What is Godly Play?

At Trinity we believe that kids need an environment where the Truth of Scripture is presented to them in age-appropriate ways. In addition to being age-appropriate, these learning environments should be safe and comfortable, creative, interactive, educational, inspiring and relational. We will seek to create these environments for our kids at each Sunday gathering. To this end, we have adopted the Godly Play model[1] for our Sunday morning classes. Godly Play assumes that children have some experience of the mystery of the presence of God in their lives, but that they lack the language, permission and understanding to express and enjoy that in our culture. In Godly Play, we enter into the story of God in order to discover God, ourselves, one another, and the world around us. The following is a description of the flow of the morning for all classes, toddlers to fifth grade.

Welcoming/Getting Ready: Children are greeted at the door and brought into the space (K-5th graders go straight to circle time; toddlers engage in free play until all have arrived). We intend to create more of a sacred space and invite the kids to get "ready" for the story-any number of activities are used, including learning the memory verse, engaging in prayer, singing, or review the 3 basic truths[2]. Kids will then sit with the teacher for "circle" time to hear the morning's Bible story.

Storytelling: The teacher comes prepared to share the morning's Bible story with the children (there is as much hands on retelling of the story-with figures, action, etc-as possible). The teacher focuses on the story (the kids will have a chance to respond during wondering). The aim is for children to experience the story and be open to what the Spirit has to say. As much as possible, we will utilize a visual timeline to refer to our place in the larger story of God. And of course, that timeline or storyline extends to today and into future. Each age group is presented with the story in an age-appropriate way.

Wondering: Immediately following storytelling is a time for children to respond to the story as the teacher[3] engages in a time of wondering with the children. Wondering is structured with open-ended questions that help children process the story and guide them toward heart-centered application. In some ways, this approach is more akin to spiritual direction than to what we generally think of as religious education[4]. Parent Cue materials are provided to instruct and go deeper with children as God's Word is explored and shared at home.

Response: Children are then released into a time of process oriented, rather than product oriented, activity. Time and space are provided for children to creatively "work" out and process a particular aspect or meaning of the story by using their hands and bodies in creative ways. The key areas of response are: interact with the story, prayer, recreating the story, responding to the story (through art, movement, exploration of some aspect of the story, etc). Children are given a variety of materials to engage in response time (but not directed to create something or respond in any one particular way[5]). During Response time, teachers engage with the children and encourage them to keep responses focused on the story, while encouraging the process. Each child has a place where they may store their "work" and return to it or take it home when ready.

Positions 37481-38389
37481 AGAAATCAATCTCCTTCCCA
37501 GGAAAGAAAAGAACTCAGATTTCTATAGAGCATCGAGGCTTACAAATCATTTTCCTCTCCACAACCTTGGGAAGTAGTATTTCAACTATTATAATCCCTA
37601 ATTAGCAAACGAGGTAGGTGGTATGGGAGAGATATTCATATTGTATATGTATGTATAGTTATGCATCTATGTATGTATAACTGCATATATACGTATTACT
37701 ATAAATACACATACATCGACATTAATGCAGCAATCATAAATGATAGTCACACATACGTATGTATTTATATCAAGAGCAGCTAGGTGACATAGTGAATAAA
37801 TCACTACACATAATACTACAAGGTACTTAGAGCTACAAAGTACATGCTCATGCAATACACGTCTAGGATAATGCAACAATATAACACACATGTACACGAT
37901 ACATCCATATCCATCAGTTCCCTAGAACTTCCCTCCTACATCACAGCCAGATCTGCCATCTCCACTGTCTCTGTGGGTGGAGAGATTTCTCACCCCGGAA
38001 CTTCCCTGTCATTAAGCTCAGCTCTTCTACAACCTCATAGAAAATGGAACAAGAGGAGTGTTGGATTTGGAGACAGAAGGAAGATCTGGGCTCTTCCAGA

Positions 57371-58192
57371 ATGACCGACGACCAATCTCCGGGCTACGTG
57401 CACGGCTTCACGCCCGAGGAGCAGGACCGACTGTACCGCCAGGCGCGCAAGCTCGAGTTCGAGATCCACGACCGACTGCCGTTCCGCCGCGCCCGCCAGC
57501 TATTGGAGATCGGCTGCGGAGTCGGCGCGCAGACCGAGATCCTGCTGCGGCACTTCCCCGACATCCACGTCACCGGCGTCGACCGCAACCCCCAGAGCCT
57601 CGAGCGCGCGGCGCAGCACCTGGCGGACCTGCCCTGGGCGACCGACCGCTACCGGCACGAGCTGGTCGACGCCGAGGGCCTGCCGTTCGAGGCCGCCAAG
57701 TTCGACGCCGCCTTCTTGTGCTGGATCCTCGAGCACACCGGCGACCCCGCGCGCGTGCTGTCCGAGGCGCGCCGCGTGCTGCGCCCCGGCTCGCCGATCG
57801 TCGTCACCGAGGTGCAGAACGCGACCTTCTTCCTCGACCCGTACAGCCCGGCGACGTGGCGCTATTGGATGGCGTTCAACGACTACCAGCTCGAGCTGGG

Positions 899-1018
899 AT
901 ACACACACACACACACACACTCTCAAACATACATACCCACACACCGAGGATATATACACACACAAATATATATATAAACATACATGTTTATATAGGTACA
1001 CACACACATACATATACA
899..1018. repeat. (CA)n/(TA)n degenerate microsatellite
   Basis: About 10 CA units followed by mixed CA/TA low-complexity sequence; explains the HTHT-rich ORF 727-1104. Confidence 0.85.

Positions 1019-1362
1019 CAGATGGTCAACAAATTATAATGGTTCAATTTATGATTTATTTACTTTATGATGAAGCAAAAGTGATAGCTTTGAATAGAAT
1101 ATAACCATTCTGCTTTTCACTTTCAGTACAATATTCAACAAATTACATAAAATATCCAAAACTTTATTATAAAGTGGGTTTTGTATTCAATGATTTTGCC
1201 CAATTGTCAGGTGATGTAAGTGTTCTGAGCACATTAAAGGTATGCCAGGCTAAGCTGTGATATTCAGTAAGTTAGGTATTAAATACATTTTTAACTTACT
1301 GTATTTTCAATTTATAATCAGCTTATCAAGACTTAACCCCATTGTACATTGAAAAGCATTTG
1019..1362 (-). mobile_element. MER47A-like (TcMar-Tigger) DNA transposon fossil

Feast: After response time, kids clean up and come back to the circle for Feast. This is a time to engage in relationship building and fellowship around something to eat[6]. Children are given time to share about how they each responded to the day's story. Additional wondering questions may be asked at this time or general relationship building discussions occur.

Blessing: As the morning comes to a close, children are blessed-being sent out into the world in Jesus' name.


[1] While the Godly Play method is used, it serves mostly as a framework in which all lessons, being pulled from our favorite sources are placed within. So, for example, a story may be shared from the Jesus Storybook Bible or visually shared with figures as a piece of Scripture or an actual Godly Play lesson is told. Our curriculum cycle is currently planned for each age group in a three-year cycle that builds, but follows a yearly rhythm.

[2]There are three sets of 3 Basic Truths being utilized with our children (wondering, discovery and passion stages). These 3 Basic Truths will be referred to in various units throughout the year, connected with Parent Cue material and serve as a "common thread" in the overall spiritual formation of children as they grow older.

[3] It may be more accurate to use the terms, and think of our co-teachers and teachers as, "Shepherds" and "Storytellers" in this model.

[4] The intent is to avoid studying the Bible with children in a way that suggests that this story has this point and once you've learned this, there's nothing more in it.

[5] This encourages children to think about what they've just heard and to respond in whatever way the Spirit leads. Younger children will be given more direction.

[6] As much as possible, food items are tied to an aspect of the story shared that day.